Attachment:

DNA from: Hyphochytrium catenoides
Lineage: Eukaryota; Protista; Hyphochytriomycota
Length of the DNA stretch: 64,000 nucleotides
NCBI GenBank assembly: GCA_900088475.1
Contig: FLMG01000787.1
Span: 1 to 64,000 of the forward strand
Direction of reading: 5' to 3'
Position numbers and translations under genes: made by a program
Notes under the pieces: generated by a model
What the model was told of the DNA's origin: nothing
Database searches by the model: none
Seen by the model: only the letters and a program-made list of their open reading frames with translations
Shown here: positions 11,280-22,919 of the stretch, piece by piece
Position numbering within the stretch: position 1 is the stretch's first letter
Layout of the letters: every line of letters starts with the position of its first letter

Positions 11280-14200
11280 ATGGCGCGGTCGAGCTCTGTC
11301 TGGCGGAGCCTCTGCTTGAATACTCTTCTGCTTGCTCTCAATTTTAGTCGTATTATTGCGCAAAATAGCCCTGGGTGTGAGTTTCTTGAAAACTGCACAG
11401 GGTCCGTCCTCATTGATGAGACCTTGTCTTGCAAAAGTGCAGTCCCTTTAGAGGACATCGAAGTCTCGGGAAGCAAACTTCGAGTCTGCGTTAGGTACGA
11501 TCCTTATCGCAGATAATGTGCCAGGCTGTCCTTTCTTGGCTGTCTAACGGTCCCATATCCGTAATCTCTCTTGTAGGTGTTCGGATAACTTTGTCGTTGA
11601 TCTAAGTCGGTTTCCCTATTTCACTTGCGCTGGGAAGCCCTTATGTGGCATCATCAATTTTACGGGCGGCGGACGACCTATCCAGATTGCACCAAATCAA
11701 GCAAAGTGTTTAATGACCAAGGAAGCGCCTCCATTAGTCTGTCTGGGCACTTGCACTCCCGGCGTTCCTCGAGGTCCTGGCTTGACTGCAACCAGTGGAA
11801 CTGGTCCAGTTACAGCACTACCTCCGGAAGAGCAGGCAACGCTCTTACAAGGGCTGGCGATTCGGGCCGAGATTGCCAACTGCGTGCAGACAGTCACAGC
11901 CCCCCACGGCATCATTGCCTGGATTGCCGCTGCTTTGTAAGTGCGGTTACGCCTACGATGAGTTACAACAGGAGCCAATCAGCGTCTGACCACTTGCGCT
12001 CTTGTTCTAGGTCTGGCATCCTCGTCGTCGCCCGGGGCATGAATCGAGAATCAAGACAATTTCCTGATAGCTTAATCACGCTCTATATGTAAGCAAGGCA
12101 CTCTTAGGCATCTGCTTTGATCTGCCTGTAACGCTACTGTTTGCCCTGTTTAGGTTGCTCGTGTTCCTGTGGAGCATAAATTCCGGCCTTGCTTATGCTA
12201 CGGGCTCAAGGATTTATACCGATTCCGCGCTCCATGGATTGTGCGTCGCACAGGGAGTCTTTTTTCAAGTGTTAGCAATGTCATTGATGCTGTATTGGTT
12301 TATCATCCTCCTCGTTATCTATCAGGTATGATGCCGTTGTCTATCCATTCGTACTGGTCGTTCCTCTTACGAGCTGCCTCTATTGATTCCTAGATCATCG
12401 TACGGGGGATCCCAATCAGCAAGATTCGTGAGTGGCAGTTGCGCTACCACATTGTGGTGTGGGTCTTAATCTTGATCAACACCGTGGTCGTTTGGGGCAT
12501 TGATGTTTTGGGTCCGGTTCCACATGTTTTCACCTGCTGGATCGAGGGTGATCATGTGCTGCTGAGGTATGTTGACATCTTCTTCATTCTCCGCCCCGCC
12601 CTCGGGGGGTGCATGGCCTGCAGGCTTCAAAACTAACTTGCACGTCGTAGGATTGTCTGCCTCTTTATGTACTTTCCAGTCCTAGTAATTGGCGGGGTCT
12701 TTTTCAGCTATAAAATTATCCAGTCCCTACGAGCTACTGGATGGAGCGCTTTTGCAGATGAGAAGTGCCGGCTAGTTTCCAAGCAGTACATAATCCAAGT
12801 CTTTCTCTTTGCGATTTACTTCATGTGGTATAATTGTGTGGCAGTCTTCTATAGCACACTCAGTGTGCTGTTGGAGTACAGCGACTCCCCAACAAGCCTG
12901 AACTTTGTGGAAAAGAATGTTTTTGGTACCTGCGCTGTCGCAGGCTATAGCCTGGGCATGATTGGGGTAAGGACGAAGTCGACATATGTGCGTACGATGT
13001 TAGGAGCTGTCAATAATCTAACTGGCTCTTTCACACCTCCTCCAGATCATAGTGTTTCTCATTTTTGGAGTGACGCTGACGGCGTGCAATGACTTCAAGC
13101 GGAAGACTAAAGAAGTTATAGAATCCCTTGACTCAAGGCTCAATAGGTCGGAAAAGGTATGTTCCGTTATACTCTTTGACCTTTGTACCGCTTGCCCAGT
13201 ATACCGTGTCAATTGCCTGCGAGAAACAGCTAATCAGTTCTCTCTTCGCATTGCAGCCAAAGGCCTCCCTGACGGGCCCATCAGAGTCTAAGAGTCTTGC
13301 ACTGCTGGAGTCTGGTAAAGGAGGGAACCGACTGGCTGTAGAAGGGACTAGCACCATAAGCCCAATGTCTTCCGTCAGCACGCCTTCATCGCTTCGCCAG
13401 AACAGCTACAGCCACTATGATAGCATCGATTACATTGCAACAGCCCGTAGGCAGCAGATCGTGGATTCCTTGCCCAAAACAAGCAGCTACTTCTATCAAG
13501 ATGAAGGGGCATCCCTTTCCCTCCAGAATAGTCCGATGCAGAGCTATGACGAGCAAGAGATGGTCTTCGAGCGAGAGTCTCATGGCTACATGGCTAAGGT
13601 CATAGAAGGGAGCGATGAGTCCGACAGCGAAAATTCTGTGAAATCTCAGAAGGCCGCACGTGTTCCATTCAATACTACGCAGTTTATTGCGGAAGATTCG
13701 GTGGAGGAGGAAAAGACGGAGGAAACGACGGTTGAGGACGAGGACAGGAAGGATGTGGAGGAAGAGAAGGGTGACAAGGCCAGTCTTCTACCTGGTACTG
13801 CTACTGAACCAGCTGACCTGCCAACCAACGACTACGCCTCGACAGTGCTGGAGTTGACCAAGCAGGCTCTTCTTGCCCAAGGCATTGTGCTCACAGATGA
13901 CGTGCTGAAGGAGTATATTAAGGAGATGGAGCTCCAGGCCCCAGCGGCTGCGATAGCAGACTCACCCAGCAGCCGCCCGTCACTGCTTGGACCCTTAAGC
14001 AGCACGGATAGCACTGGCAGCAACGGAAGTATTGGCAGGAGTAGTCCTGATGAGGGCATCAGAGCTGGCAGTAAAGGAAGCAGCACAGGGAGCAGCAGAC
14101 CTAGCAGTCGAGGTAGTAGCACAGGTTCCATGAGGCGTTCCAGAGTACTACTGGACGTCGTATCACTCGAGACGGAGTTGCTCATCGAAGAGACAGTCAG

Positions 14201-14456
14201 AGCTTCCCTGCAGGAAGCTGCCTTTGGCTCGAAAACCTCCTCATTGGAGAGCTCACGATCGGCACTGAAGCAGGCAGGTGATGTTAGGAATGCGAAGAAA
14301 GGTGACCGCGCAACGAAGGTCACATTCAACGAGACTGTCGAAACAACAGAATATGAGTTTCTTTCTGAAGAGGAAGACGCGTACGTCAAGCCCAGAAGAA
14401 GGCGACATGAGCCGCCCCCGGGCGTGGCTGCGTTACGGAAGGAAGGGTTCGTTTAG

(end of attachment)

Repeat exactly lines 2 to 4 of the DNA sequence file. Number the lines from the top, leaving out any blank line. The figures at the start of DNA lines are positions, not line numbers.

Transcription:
Lineage: Eukaryota; Protista; Hyphochytriomycota
Length of the DNA stretch: 64,000 nucleotides
NCBI GenBank assembly: GCA_900088475.1